What do DC Summers and LASIK have in Common?
As the saying goes…”It’s not the heat, its the humidity”. If you have lived in the DC metro area for at least one summer I will bet that saying rings true. If you are gearing up for your first June, July, and August in Our Nation’s Capitol, you better just set your A/C at 62 now and start hoarding cold air. There is nothing like a hot, sticky, humid, June afternoon that will ease your apprehension about being seen in a bathing suit, and get you to the pool, ocean, or lake as fast as possible. Unfortunately, if you have less than 20/20 vision you might have to consider your contact lenses while you’re planning your refreshing plunge. In fact, you may have had to find out “the hard way” about how difficult it can be to enjoy those water activities while also worrying about seeing clearly! It becomes impossible to just enjoy the water, when you are attempting to keep track of your glasses, or even worse, soliciting help from a stranger to search for your missing contact in the deep end. If either of those scenarios sound familiar, it might be time to re-think your contact commitment and consider LASIK…until then…think cool thoughts.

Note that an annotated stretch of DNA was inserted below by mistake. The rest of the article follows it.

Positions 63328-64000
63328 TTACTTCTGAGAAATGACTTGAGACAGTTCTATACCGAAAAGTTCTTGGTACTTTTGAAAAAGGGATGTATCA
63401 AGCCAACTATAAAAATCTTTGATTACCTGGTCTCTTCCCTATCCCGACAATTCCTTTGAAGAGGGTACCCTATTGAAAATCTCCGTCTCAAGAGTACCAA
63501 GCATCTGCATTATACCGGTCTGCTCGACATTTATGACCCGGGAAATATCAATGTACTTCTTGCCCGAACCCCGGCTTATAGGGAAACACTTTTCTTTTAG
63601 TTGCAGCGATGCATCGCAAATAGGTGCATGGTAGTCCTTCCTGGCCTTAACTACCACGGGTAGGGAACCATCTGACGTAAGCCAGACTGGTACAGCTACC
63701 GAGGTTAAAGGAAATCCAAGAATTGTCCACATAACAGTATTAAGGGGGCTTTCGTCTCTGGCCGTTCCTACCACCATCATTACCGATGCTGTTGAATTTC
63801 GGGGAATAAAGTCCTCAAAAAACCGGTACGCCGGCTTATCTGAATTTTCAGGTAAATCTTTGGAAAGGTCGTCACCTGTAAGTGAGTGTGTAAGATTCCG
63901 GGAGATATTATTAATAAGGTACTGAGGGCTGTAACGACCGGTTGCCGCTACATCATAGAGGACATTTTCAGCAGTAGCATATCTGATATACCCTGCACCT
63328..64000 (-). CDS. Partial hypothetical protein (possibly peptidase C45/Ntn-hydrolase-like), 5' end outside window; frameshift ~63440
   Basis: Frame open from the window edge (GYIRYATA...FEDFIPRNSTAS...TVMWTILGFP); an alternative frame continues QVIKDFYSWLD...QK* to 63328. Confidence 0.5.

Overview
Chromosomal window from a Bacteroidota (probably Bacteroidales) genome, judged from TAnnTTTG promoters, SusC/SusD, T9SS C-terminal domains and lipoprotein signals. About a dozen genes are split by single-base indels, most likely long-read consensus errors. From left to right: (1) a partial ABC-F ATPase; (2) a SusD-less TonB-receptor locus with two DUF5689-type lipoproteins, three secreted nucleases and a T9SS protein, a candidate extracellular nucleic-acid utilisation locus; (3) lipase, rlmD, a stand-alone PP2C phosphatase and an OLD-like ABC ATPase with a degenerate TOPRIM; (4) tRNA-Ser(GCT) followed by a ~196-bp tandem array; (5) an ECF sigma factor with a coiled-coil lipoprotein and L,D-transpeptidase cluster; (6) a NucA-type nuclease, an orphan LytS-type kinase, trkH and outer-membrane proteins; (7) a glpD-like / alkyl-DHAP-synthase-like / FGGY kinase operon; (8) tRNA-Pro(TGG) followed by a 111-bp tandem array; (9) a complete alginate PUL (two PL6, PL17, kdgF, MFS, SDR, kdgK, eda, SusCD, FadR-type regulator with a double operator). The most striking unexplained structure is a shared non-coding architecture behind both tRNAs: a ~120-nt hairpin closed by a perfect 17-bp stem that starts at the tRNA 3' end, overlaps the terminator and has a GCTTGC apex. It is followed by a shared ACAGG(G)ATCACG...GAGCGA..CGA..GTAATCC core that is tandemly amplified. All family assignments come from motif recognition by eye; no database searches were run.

Here are a few common questions to get you thinking:
Can I Swim With Contacts In?
Contact lenses really should not be worn for swimming, bath tubs, in hot tubs, or in any other kind of water activity, as it can pose a serious safety risk. The United States Food and Drug Administration (FDA) has recommended that contact lenses not be exposed to any form of water, due to potential sight-threatening eye complications. Acanthamoeba and some other forms of bacteria present in water can become attached to the surface of contact lenses. This can predispose contact lens wearers to undue risk and result resulting in serious infection.
Will LASIK Prevent Me From Participating In Water Activities?
Generally, most doctors advise their patients not to swim in a pool for the first week after the procedure and to wait at least two weeks to go in the river, ocean or lake. This is because your eyes will be very vulnerable to infection following surgery. Plus, on top of the bacteria which can still be found in chlorinated water, chlorine causes dry eye.
Activities such as swimming, waterslides, snorkeling, sailing, water skiing, wind surfing, kayaking and surfing can begin after two weeks WITH eye protection. You may resume swimming, water-slides, scuba diving, snorkeling and sailing after one month without eye protection.
What If I Play Water Sports?
For someone who is an active member of sports and contact water activities, LASIK is almost always the best way to go, as it provides far less risk of losing the clarity of your vision. The biggest concern that people have about playing water sports following their LASIK surgery is the chance of dislodging the flap. While this is extremely rare, it could occur in cases where extreme force contacted the eye, particularly during the first few weeks following LASIK.